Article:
Just about everyone has occasional moments of regret pressing Send or Post or Tweet, then immediately realizing that the content could have been a little better, or maybe a mistake snuck through. Sometimes people move onto the next thing, proud of work accomplished, only to realize their problem later when negative reactions build up.
The wrong social media post at the wrong time can have terrible consequences. There seems to be weekly evidence in some big news story or another. An effort to be funny can come across offensively, key information can be flat-out wrong, something private can get leaked, or an unintended fight can get picked. A lot of little successes can be immediately undone by one substantial fail. If it’s a post that represents an employer, boss, or client, that could be a career-ending fail.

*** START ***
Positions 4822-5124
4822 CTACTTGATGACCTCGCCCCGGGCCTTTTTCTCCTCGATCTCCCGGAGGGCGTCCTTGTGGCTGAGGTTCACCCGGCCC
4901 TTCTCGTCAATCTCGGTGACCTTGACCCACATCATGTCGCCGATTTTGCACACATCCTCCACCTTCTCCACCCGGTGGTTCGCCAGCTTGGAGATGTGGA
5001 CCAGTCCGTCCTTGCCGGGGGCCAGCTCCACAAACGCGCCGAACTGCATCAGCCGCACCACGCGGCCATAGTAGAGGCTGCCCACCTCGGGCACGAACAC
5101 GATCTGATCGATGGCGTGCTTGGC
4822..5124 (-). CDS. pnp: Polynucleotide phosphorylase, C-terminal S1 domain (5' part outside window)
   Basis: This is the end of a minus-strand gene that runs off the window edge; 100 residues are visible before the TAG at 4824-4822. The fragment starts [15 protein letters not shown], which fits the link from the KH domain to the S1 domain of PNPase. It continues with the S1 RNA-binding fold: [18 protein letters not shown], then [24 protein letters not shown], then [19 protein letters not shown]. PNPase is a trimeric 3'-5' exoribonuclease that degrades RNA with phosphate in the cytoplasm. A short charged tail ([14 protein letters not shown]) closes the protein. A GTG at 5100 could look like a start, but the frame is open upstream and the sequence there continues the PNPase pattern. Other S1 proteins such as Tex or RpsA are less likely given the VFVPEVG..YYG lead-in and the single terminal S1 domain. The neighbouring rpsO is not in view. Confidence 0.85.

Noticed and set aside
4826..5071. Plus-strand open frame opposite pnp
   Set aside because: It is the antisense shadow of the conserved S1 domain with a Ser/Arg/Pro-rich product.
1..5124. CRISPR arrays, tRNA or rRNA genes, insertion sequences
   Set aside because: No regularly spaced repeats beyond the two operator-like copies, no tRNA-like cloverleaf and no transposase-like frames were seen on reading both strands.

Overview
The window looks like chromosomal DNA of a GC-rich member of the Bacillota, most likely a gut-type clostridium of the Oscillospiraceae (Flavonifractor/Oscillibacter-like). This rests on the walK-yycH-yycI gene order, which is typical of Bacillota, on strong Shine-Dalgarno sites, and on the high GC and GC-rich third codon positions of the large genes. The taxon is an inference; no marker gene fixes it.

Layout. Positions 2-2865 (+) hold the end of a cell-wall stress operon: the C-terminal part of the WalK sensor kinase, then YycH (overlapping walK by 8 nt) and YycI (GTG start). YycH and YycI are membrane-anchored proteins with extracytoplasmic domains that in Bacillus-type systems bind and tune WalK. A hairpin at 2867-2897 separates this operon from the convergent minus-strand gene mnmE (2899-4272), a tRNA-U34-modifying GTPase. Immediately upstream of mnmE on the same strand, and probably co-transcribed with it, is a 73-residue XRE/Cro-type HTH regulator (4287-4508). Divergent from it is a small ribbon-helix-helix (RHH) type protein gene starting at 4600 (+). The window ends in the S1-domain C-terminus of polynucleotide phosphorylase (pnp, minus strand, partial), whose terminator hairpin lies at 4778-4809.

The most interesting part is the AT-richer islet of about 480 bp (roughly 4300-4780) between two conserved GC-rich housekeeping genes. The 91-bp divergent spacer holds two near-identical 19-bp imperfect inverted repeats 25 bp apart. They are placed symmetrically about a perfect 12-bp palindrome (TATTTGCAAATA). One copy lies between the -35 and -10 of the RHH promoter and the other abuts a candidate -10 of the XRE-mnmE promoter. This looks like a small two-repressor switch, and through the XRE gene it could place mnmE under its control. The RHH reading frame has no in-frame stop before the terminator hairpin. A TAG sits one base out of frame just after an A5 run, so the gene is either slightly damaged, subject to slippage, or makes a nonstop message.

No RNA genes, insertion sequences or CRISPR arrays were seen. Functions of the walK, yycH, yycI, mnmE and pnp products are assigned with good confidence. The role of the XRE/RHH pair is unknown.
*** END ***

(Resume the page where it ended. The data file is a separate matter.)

How e-clincher Post Approval Works
e-clincher was inspired to develop post approval functionality by our regular interactions with entrepreneurs, agencies, and social media managers. We learned the value of getting approval or feedback before posts go live from hearing about their near misses, and a few outright calamities.
In e-clincher, you can select teammates as approvers, or outsiders who don’t even use the software. They see the content you intend to post and can choose whether or not to allow it. Plus, they can comment with suggestions of how to modify or of where and when to put it up. If the person doesn’t use our software, this whole process runs clearly with no need to register.
Post approval functionality is key to assure technical correctness, strategic alignment, and the proper tone. If there’s a particular expert on the specific topic, and that person’s usually not involved with social media efforts, no problem. Show just the relevant post without requiring the use of e-clincher. And the software can be configured to display based on your own brand including logo and colors.
How Many Social Media Posts Should Go Through Approval?